Like his taste in music, Kasich’s politics and personality are an eclectic mix that has put him out of step with the Republican party: elements of conservatism, liberalism, and populism mixed together with an infatuation with bipartisanship and a strain of moralism that annoys many conservatives but earns him strange new respect from some liberals.

While Kasich and his team insist he’s open to the possibility of running in a Republican primary, with or without Donald Trump in the race, his swing through New York has more the feel of an independent proto-presidential-campaign trip. Instead of jumping from coffeehouse to American Legion hall in New Hampshire, Kasich bounces from green room to green room in Manhattan for six on-camera interviews: MSNBC (twice), CNN, CNBC, and websites Now This News and TheStreet.com. Kasich attends a town hall at Stuyvesant High School; he was invited by a young 2016 campaign volunteer named Hugo Smith and his father (BuzzFeed editor in chief Ben Smith). Conspicuously absent from his schedule is any appearance on Fox News, where Kasich hosted his own show and filled in for Bill O’Reilly from 2001 to 2007.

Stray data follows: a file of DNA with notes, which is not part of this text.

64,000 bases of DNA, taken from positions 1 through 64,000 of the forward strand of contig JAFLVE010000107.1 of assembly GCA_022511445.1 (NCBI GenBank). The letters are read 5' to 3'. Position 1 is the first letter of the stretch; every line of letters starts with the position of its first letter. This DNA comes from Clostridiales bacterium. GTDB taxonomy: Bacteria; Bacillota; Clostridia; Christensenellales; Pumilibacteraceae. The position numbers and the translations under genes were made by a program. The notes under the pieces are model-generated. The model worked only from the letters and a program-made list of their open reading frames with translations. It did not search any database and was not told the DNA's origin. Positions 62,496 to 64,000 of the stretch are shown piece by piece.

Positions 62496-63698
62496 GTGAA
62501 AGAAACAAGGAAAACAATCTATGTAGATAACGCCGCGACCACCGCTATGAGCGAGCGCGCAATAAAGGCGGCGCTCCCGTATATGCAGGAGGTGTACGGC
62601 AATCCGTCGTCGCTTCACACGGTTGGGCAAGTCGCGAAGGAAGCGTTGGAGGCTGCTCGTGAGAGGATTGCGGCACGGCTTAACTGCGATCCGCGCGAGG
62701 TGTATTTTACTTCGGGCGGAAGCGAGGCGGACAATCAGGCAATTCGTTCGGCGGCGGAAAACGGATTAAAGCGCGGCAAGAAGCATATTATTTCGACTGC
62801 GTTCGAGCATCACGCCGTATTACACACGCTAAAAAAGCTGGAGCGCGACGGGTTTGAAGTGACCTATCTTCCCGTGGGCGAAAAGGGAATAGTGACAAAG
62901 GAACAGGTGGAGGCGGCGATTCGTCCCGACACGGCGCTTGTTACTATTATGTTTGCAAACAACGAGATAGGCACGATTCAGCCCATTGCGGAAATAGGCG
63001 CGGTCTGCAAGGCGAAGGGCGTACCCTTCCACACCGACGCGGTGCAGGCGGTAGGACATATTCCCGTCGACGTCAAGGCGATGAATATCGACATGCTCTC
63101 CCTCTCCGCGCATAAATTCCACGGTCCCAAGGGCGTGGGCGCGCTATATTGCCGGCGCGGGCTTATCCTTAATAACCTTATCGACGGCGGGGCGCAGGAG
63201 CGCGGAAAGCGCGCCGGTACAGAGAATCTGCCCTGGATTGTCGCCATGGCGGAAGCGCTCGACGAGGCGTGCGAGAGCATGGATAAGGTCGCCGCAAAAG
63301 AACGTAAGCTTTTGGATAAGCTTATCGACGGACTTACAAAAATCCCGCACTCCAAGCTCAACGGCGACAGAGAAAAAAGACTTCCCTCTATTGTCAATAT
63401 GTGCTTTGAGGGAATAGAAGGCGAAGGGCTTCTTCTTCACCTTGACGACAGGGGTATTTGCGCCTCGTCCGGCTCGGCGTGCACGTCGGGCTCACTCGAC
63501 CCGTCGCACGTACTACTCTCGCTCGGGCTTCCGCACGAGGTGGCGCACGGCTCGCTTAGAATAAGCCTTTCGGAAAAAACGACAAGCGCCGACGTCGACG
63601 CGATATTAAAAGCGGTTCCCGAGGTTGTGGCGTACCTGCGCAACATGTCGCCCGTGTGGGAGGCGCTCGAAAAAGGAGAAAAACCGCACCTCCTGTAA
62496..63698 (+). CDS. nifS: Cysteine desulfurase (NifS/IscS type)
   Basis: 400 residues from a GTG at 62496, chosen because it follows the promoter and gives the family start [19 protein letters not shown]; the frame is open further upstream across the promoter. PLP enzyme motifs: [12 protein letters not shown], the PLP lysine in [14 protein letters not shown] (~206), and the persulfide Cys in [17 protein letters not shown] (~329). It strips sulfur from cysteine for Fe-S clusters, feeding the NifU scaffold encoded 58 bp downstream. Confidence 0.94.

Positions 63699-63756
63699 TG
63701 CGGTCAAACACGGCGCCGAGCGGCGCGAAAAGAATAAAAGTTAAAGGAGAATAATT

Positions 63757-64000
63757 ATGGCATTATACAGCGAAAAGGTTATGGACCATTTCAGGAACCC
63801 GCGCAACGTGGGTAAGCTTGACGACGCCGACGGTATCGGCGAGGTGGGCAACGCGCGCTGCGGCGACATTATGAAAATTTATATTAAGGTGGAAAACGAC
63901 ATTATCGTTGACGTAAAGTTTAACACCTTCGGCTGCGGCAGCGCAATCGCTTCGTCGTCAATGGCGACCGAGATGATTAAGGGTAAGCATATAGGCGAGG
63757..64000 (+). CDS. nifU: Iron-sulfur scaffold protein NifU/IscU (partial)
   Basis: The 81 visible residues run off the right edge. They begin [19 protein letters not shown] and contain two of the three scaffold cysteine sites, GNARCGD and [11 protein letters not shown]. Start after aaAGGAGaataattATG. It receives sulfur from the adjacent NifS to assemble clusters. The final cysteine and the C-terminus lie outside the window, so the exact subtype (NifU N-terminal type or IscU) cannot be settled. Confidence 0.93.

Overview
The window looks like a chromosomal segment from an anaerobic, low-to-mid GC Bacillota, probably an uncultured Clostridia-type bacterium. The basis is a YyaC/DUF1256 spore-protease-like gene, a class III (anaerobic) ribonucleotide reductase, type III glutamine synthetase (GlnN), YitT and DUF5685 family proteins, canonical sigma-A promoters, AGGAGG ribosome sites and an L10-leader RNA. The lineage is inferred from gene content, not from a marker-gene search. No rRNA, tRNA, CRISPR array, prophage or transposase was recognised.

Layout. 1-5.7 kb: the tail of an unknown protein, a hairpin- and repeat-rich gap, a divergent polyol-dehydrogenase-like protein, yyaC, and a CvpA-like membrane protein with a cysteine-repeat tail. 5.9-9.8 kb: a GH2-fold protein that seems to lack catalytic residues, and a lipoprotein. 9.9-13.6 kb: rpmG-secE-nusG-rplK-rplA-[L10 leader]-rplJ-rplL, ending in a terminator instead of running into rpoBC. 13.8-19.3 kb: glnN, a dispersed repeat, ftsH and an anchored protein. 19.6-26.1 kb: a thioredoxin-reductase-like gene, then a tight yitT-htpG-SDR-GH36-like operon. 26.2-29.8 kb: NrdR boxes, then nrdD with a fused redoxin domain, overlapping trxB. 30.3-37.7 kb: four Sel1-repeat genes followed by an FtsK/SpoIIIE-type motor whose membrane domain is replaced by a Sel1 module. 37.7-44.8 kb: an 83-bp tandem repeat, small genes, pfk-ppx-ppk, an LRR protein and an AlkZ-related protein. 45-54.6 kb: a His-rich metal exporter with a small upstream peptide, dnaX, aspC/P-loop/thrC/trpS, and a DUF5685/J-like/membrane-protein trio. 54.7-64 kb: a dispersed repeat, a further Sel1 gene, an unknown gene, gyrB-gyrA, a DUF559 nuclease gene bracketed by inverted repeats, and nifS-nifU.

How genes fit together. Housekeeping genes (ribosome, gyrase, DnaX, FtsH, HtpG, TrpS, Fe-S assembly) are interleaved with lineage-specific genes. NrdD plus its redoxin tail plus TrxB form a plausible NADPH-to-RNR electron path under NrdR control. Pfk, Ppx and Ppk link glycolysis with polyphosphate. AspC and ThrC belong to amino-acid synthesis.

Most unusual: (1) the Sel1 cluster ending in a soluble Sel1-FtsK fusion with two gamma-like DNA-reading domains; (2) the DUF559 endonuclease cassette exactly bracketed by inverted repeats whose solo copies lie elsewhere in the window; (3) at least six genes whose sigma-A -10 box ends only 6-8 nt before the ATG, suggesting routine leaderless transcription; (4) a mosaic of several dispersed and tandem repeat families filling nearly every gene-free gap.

Whenever Kasich has popped up on TV over the past year, he has tended to discuss issues that put him at odds with Republicans—gun control, a no-strings-attached bill to protect from deportation illegal immigrants who arrived as minors, his opposition to GOP legislation to partially repeal Obamacare, and an unapologetic defense of his decision to expand Medicaid in Ohio under Obamacare.